Flash back a decade: I’m working the counter at Citizen Video in South Park. Enter Destin Daniel Cretton, a lanky, well-scrubbed local lad in his late 20s with a DVD copy of Drakmar: A Vassal’s Journey in hand.
It’s not for sale. Nor does he want a cut of the rentals. Just to stick the disc on a shelf and see if anyone bites. Every filmmaker should have that kind of dedication. The night ended with a screening of the fantasy documentary, and in the weeks that followed I did my best to see to it that the film never spent a night in the store.
Next came the short version of Short Term 12. The time Destin spent working in a short-term facility afforded him tremendous insight into his characters. It’s a perfect little film, one of the finest shorts I’ve seen in the past 20 years.
Destin was sure to pack a DVD copy of the film when he attended the 2007 San Diego Film Critics Luncheon. Bennett Miller was there to pick up his best director award for Capote. You never know, you know? Introductions were made, and as Destin remembers, “I gave him a copy of Short Term 12, and two months later he called me. He said, ‘I love this. What are you guys doing with it?’ We were, like, ‘nothing.’ He called Sheila Nevins over at HBO, and they bought the movie.”
Cut to present day. Destin’s latest, The Glass Castle, opens wide this Friday. There are hospitals, slow descents into madness, dysfunctional families held together by all kinds of crazy love — everything one expects from a Destin Cretton film — only this time I found myself laughing. With humor comes added wisdom. It’s a side of himself that Destin’s kept hidden in his previous pictures. This time it’s okay to laugh through the tears.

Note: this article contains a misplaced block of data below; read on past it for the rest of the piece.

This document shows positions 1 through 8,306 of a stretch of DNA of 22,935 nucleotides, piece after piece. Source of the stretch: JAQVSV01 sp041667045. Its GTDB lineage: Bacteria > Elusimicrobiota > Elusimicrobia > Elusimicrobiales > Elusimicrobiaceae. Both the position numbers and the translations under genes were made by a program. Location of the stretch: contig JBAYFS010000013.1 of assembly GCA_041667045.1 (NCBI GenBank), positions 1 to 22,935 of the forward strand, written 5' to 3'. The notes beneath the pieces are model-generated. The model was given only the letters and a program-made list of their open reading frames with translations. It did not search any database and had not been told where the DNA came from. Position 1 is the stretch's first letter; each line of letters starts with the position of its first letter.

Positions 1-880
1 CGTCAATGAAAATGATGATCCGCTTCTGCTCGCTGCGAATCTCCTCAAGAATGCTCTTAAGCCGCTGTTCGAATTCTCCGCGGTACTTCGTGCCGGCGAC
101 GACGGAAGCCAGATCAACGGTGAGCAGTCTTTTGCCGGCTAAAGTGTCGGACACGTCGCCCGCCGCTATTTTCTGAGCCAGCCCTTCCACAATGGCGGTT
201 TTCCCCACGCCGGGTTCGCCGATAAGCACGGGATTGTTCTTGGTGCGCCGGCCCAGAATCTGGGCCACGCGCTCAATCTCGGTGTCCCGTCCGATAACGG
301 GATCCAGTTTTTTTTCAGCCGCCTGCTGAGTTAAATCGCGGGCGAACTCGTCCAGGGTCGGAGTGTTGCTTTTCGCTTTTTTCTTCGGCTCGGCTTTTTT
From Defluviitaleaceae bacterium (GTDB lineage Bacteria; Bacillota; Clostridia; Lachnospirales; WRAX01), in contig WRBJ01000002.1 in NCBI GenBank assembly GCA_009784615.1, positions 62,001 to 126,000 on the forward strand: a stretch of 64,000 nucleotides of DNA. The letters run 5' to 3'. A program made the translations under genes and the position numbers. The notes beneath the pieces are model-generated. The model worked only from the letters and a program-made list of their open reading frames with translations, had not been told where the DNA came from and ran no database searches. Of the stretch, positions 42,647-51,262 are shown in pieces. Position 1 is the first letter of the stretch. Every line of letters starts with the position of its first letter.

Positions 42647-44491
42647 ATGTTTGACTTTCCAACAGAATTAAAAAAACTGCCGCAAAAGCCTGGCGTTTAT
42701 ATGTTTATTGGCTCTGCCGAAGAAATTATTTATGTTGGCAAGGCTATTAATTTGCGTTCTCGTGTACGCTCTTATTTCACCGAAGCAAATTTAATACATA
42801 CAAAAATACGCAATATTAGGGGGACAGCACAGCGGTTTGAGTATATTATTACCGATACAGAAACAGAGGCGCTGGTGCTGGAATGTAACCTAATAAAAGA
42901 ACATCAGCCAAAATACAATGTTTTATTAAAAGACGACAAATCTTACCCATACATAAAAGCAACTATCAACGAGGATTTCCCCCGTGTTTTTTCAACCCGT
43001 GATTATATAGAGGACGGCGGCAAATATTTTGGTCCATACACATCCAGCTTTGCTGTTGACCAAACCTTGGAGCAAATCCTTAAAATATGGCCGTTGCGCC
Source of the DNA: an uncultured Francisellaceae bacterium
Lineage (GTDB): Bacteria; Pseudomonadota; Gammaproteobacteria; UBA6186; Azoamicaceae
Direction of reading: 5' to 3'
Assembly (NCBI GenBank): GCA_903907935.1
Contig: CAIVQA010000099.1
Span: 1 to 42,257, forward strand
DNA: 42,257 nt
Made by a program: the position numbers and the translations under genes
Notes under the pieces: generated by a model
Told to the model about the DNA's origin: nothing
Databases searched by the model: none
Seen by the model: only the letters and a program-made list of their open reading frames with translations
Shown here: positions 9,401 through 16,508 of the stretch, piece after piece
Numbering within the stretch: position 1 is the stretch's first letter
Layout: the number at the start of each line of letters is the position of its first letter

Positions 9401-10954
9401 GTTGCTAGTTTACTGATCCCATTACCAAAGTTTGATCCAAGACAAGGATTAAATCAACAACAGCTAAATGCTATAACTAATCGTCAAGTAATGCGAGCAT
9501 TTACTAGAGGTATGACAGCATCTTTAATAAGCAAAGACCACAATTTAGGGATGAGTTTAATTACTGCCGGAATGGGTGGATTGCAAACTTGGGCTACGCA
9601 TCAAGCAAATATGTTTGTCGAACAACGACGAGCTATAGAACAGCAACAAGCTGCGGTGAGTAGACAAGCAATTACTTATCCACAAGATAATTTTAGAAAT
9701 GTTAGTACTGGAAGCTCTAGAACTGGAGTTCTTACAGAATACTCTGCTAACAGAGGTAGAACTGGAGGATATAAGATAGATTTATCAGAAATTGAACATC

It’s a moving film about characters that make it next to impossible to come to terms with them. Even in its saddest moments, the storytelling remained strong. Even with four adorable kids at its center, not so much as an ounce of sentiment seeped through. It’s not often watching a movie fills me with a sense of pride, but in Destin’s case I was glad to make an exception. All great directors continue to move forward. Destin has matured not only as a filmmaker but as an artist.